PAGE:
A Comment On Plato’s Aesthetics

The rest can be found here 

From Plato to New York Mayor Rudolf Giuliani, influential people through the centuries and across cultures have worried about the power of the arts to influence, and potentially to corrupt…”

Giulani and Plato?

His problem (Plato’s) with the arts was that they operated by images rather than by ideas, and thus that they might cloud the truth rather than clarifying it.

Yes, and religious traditions, for example, also have interpretations of how one ought to reproduce the image…a lot of their thinking has roots in Plato.

“Whatever one thinks of Plato’s solution to this problem, I suggest that this is one of the problems that elicited his proposals for severe censorship of the arts he so obviously loved and had been trained in.”

Is there any way to discuss what we ought to be exposed and free to do without a discussion of morality?  moral philosophy? and so often…moralism?

See Also:  Some paintings Saddam kept in a safehouse.


Guiliani and Plato are definitely an “odd couple”! 😉

I’ve always had problems with Plato’s stance on art. Yes, art uses images, but generally these images are meant to communicate something—often times what they are meant to communicate is an idea! Likewise, who is to say that seeking truth through words and concepts (Plato’s alternative to “art”) isn’t also a way to cloud the truth, perhaps a method that results in more clouding?

Interesting connection to the Abrahamic take on idolatry, by the way. I wonder what Plato would think of the argument that an idea is simply a conceptual image?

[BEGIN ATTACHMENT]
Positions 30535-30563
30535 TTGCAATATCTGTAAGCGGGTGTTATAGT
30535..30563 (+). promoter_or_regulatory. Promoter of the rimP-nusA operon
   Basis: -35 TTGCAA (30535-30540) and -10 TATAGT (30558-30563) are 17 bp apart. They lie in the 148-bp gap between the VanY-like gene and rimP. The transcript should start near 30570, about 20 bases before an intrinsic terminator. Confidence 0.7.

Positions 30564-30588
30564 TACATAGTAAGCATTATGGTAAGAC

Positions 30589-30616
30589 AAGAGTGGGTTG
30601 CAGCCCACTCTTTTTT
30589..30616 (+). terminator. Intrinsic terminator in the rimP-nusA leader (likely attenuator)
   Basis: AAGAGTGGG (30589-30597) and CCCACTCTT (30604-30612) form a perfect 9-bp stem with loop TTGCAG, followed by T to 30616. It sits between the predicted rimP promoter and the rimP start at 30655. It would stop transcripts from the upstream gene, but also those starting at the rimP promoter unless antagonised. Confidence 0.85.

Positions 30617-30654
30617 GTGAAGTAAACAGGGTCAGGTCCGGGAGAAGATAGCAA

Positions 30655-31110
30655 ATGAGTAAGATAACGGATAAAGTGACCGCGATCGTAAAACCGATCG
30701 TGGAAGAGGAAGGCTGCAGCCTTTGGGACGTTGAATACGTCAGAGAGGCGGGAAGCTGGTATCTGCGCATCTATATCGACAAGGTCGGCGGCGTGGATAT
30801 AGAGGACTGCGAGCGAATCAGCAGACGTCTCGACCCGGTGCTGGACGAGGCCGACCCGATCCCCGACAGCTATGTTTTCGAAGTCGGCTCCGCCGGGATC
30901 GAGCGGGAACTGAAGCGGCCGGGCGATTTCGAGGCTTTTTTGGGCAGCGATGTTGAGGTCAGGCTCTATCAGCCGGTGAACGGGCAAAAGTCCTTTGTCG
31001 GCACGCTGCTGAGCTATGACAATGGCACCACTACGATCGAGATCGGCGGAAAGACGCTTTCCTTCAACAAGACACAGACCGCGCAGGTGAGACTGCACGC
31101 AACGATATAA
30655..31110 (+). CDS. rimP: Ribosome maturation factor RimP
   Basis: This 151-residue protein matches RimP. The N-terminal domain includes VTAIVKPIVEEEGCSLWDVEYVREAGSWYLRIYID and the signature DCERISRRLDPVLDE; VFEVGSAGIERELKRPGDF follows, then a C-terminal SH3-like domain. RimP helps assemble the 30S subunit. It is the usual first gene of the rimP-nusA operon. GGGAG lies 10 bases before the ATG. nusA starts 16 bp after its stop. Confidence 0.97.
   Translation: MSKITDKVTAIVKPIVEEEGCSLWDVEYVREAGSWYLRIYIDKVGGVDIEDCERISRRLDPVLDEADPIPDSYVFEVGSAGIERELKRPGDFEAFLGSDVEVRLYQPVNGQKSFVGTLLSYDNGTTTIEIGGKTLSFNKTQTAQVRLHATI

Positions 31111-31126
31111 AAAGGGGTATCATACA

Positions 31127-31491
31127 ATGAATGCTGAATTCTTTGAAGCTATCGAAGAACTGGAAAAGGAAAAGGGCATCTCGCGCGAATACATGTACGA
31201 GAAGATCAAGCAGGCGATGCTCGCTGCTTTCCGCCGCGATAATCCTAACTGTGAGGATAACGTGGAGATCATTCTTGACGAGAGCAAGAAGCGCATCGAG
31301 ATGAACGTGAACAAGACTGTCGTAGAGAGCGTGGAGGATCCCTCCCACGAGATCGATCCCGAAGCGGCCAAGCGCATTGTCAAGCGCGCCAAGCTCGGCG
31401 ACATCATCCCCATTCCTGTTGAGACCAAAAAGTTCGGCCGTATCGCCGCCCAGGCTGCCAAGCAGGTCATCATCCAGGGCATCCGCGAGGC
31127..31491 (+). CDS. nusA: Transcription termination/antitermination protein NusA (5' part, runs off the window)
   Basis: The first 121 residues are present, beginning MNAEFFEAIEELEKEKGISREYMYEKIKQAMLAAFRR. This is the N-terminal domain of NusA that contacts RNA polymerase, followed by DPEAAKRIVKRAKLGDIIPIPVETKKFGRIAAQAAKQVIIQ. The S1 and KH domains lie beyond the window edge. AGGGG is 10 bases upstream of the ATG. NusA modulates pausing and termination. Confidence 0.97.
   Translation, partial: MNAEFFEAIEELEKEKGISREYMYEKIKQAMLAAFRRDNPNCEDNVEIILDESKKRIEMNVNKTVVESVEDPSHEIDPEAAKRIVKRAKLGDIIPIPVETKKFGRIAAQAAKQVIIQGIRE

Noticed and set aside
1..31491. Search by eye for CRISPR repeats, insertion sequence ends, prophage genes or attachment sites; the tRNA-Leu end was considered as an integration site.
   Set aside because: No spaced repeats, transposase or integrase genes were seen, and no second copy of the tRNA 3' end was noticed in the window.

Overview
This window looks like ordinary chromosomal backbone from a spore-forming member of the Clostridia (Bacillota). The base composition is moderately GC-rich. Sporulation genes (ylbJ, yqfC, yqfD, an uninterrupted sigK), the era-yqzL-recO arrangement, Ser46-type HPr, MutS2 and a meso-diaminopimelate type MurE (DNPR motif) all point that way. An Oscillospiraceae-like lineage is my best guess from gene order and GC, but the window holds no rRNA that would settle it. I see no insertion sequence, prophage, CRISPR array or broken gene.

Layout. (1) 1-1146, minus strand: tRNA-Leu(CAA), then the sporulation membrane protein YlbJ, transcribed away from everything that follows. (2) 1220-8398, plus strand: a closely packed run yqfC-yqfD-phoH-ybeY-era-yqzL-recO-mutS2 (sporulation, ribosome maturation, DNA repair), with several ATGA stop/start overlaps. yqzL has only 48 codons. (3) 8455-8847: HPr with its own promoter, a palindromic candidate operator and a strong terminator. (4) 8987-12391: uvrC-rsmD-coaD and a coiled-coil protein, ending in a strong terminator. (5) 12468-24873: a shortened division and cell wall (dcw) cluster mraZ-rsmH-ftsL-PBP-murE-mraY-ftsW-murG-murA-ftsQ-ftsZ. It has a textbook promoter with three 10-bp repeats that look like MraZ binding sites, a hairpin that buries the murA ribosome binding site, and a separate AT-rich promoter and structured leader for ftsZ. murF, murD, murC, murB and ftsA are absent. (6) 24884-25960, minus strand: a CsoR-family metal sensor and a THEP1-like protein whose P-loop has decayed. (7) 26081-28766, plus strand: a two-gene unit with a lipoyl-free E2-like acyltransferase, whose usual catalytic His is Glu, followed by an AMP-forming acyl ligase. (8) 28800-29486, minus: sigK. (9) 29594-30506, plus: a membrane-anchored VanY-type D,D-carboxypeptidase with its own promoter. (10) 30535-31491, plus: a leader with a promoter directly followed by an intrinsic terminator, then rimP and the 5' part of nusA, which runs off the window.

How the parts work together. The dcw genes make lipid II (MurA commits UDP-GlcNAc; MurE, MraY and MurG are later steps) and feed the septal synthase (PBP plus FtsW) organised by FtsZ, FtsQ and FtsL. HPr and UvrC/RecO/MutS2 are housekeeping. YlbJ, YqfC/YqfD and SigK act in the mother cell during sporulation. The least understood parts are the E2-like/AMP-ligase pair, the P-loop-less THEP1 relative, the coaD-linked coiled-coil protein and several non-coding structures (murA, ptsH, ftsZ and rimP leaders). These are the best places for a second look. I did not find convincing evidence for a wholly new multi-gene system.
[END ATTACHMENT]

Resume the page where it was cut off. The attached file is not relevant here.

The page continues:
Thanks for posting.

Interesting idea. When imagining electric field lines for example, the idea is a form of conceptual image.

Then again, if I only looked at pictures, I might not understand the ideas or math behind the images.

Leave a Reply

Name and email address are required. Your email address will not be published.

Fill in your details below or click an icon to log in:

WordPress.com Logo

You are commenting using your WordPress.com account. Log Out / Change )

Twitter picture

You are commenting using your Twitter account. Log Out / Change )

Facebook photo

You are commenting using your Facebook account. Log Out / Change )

Google+ photo

You are commenting using your Google+ account. Log Out / Change )

Connecting to %s

You may use these HTML tags and attributes:

<a href="" title="" rel=""> <abbr title=""> <acronym title=""> <b> <blockquote cite=""> <cite> <code> <del datetime=""> <em> <i> <pre> <q cite=""> <s> <strike> <strong> 

%d bloggers like this: